Indeed, Pannell questions why the experiment was conducted before sufficient groundwork was in place to justify it. He says he expected the authors to make more of an effort to establish the feasibility of the idea, “explaining to the reader the optics of how that would actually work.” The paper, however, doesn’t delve into how plant vision might be plausible. “I think the paper does a very poor job in setting that up. . . . I don’t think they do their job at all, in fact. And that weakens the paper and the case for even doing this experiment.”
Moreover, he argues that the statistical analyses used—Student’s t-test and one-way analysis of variance—are inappropriate. “What we have here are measurements on the same plant for two different types of leaves. . . . They’re not independent,” he explains. “One of the key assumptions of those two tests is that all the measurements are independent. . . . So even if there wasn’t this problem of confounding, the statistical analysis is completely erroneous, and it means that the p values . . . do not mean anything, because the wrong test has been done.”
Pannell also says that the fact White and Yamashita labeled leaves “mimic” and “non-mimic” in the analyses “is jumping the gun in a very big way. And I think it shows the extent to which the authors are just really uncritical about this experiment.”
He adds that the authors are not the only ones to blame for the quality of the paper. “Whatever the review process is, it’s unbelievable that these experimental design flaws were not picked up.”
An undisclosed connection
Baluška—who describes himself as a plant physiologist turned cell biologist—has long contended that plants have some kind of vision. In addition to coauthoring the 2016 mini-review, he’s conducted extensive research on roots’ ability to sense light and grow toward darkness (skototropism). He has even reported what he considers to be an information processing region in roots, which could allow them to interpret information gleaned from light and function as brain-like structures. In all, he says that what he’s found has convinced him that roots have vision, and that this supports the possibility that leaves do, too.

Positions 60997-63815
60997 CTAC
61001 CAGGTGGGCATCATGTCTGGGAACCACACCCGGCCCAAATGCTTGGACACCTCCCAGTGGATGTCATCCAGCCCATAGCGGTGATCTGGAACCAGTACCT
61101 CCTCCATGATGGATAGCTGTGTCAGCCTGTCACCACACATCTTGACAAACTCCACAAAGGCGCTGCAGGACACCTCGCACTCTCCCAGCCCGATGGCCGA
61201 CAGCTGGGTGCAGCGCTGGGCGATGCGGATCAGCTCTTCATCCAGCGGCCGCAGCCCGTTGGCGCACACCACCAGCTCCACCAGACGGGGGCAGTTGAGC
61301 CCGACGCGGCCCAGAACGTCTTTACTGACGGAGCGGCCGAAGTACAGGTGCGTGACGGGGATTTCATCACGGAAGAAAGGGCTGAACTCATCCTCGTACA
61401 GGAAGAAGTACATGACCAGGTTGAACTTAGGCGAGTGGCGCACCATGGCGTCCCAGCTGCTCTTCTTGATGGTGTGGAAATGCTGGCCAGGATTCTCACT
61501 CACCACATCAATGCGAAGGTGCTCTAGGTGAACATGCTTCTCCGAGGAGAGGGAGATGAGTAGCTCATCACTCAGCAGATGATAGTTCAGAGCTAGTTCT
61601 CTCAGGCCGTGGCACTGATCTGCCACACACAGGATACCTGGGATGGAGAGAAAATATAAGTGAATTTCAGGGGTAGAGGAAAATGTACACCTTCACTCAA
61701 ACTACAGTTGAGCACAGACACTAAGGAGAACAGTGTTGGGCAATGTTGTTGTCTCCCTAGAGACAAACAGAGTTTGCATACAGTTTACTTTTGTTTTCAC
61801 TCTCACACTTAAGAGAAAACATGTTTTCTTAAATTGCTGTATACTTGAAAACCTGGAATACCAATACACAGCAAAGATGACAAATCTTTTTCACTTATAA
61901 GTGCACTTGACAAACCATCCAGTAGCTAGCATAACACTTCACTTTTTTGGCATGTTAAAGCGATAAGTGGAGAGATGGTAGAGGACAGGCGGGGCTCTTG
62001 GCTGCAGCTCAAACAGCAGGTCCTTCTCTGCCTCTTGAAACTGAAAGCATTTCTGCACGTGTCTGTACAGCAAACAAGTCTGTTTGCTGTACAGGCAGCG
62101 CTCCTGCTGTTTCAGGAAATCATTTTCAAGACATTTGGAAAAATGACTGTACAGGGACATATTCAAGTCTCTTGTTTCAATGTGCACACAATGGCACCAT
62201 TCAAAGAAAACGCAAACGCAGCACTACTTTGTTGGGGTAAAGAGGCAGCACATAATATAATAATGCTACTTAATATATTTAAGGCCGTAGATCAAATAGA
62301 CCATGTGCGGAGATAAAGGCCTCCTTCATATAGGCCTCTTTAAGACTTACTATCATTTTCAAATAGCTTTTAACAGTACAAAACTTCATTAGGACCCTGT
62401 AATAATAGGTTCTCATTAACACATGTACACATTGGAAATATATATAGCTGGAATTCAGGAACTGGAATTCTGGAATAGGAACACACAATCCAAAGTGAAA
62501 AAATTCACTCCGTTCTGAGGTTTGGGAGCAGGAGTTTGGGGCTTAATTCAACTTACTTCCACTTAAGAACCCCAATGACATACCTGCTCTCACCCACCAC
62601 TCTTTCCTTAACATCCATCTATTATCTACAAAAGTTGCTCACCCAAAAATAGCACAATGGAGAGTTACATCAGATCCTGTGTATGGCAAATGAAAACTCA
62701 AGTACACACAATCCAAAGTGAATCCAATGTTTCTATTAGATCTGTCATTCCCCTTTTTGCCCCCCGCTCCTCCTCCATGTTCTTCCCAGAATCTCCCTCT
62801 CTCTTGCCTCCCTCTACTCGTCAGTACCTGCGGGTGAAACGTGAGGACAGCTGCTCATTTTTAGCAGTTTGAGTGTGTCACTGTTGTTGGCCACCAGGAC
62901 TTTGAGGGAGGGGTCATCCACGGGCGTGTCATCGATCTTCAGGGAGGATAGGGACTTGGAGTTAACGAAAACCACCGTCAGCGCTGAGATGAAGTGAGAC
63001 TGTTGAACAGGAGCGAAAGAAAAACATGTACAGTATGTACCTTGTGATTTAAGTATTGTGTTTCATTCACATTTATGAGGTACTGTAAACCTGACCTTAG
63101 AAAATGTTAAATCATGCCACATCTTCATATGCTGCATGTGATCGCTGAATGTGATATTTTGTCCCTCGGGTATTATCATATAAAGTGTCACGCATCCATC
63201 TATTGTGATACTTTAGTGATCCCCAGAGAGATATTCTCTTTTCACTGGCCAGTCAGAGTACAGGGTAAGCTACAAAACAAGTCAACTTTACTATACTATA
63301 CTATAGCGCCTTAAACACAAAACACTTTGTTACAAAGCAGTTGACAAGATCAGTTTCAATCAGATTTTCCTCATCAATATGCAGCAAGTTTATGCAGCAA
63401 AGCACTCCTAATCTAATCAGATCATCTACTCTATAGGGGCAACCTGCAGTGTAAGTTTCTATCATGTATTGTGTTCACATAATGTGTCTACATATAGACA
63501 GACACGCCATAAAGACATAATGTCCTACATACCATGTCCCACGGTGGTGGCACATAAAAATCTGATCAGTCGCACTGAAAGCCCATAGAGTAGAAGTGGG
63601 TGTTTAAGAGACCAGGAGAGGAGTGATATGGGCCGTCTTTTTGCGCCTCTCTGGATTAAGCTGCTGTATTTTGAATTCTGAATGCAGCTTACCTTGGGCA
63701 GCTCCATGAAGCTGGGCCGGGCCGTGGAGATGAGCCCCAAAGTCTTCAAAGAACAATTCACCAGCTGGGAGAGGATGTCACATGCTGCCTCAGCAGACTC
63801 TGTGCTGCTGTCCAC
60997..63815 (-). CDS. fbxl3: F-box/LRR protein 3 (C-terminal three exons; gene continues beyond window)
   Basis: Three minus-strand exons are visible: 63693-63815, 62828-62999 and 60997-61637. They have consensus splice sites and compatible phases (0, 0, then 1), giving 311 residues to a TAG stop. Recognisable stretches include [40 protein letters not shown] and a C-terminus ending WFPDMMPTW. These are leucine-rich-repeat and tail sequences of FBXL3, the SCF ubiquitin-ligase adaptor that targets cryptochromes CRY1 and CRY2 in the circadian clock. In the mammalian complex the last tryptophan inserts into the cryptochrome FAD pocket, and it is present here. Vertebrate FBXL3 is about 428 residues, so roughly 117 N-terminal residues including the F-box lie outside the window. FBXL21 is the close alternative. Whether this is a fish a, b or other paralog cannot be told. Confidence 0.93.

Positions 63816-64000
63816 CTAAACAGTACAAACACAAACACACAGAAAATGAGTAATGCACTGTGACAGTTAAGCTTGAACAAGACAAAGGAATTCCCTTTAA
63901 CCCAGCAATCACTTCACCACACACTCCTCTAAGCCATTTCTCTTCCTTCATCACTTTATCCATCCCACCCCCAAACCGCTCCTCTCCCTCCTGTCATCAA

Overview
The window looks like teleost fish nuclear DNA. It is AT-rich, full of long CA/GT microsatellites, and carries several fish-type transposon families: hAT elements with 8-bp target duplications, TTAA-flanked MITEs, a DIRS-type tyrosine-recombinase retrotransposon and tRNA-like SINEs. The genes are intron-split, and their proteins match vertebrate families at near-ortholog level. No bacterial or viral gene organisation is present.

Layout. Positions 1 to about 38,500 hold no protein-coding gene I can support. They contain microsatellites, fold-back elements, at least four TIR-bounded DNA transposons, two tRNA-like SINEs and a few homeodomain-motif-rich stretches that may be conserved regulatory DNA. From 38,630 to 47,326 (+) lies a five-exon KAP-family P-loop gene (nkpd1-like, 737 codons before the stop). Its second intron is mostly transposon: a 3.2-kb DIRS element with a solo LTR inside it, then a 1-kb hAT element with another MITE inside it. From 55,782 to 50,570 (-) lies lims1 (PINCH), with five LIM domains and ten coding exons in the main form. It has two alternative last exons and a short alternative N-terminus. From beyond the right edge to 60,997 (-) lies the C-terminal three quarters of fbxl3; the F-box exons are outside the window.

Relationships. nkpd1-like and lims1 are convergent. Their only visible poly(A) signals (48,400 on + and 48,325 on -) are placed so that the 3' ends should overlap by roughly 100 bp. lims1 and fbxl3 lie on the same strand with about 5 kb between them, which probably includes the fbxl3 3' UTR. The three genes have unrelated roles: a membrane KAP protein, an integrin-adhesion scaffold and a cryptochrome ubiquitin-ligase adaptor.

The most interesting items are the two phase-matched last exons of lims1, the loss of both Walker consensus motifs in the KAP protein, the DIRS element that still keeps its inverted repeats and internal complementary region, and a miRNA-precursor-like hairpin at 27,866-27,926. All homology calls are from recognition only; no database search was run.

Baluška says he finds the pushback on the idea that plants can see “very strange” given findings of lens structures in cyanobacteria and camera-like eyespots in algae. “No one is really attacking these papers, but with plants, everyone is getting really [worked up],” he tells The Scientist.
Besides, other explanations for B. trifoliolata’s mimicry are lacking, he points out. “In order to mimic the spatial arrangement of some structures, chemicals are not useful. In order to have an idea about the shape or size, you need some kind of vision,” he argues.
Given that Baluška’s student was a coauthor, Baluška’s role in the publication process should have been disclosed, Pannell says. The authors and editor “need to declare that as a conflict of interest, and then the reader can decide whether that conflict of interest in any way compromises the interpretation of the results.”
It definitely raises questions about what’s getting into that journal.—Adam Marcus, Retraction Watch
Adam Marcus, the editorial director at Medscape and cofounder of Retraction Watch, a blog and database that covers retractions and misconduct in scientific publishing, similarly questions the lack of disclosure, saying that situations like this are what conflict of interest statements are for. That the handling editor was the thesis advisor of one of the authors “definitely seems like the sort of thing that should have been disclosed on the paper itself,” he says. “I would go further to say that I think that the editor probably, just to avoid the appearance of a conflict of interest, should have passed that off to one of the three other editors-in-chief of the publication.”